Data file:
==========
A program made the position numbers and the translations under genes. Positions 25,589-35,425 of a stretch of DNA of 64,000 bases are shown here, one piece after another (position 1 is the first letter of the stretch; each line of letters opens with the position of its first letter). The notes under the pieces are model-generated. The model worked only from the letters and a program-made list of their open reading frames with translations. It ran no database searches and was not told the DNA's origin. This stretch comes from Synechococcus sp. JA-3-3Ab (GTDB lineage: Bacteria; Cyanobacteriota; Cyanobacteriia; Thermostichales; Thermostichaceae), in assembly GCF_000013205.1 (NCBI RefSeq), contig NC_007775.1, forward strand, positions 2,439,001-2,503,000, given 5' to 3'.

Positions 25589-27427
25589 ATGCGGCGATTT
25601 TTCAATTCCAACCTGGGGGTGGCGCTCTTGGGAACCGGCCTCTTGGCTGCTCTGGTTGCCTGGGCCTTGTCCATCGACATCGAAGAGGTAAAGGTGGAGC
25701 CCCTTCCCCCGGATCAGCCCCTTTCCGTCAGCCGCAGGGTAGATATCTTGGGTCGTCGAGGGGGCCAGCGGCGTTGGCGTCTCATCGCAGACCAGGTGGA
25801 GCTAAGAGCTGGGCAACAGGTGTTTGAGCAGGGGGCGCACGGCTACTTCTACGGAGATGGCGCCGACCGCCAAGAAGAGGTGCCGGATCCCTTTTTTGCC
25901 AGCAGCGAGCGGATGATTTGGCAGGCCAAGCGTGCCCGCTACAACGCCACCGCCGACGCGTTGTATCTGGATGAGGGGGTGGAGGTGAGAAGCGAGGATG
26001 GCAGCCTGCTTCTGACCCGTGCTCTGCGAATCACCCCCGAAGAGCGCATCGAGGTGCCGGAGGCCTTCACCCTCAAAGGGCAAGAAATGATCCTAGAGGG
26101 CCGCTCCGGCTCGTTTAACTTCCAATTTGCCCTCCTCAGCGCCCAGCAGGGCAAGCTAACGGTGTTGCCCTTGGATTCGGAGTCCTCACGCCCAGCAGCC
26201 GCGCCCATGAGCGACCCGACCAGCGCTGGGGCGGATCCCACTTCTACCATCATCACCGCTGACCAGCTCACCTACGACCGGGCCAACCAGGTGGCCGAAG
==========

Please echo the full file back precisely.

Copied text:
A program made the position numbers and the translations under genes. Positions 25,589-35,425 of a stretch of DNA of 64,000 bases are shown here, one piece after another (position 1 is the first letter of the stretch; each line of letters opens with the position of its first letter). The notes under the pieces are model-generated. The model worked only from the letters and a program-made list of their open reading frames with translations. It ran no database searches and was not told the DNA's origin. This stretch comes from Synechococcus sp. JA-3-3Ab (GTDB lineage: Bacteria; Cyanobacteriota; Cyanobacteriia; Thermostichales; Thermostichaceae), in assembly GCF_000013205.1 (NCBI RefSeq), contig NC_007775.1, forward strand, positions 2,439,001-2,503,000, given 5' to 3'.

Positions 25589-27427
25589 ATGCGGCGATTT
25601 TTCAATTCCAACCTGGGGGTGGCGCTCTTGGGAACCGGCCTCTTGGCTGCTCTGGTTGCCTGGGCCTTGTCCATCGACATCGAAGAGGTAAAGGTGGAGC
25701 CCCTTCCCCCGGATCAGCCCCTTTCCGTCAGCCGCAGGGTAGATATCTTGGGTCGTCGAGGGGGCCAGCGGCGTTGGCGTCTCATCGCAGACCAGGTGGA
25801 GCTAAGAGCTGGGCAACAGGTGTTTGAGCAGGGGGCGCACGGCTACTTCTACGGAGATGGCGCCGACCGCCAAGAAGAGGTGCCGGATCCCTTTTTTGCC
25901 AGCAGCGAGCGGATGATTTGGCAGGCCAAGCGTGCCCGCTACAACGCCACCGCCGACGCGTTGTATCTGGATGAGGGGGTGGAGGTGAGAAGCGAGGATG
26001 GCAGCCTGCTTCTGACCCGTGCTCTGCGAATCACCCCCGAAGAGCGCATCGAGGTGCCGGAGGCCTTCACCCTCAAAGGGCAAGAAATGATCCTAGAGGG
26101 CCGCTCCGGCTCGTTTAACTTCCAATTTGCCCTCCTCAGCGCCCAGCAGGGCAAGCTAACGGTGTTGCCCTTGGATTCGGAGTCCTCACGCCCAGCAGCC
26201 GCGCCCATGAGCGACCCGACCAGCGCTGGGGCGGATCCCACTTCTACCATCATCACCGCTGACCAGCTCACCTACGACCGGGCCAACCAGGTGGCCGAAG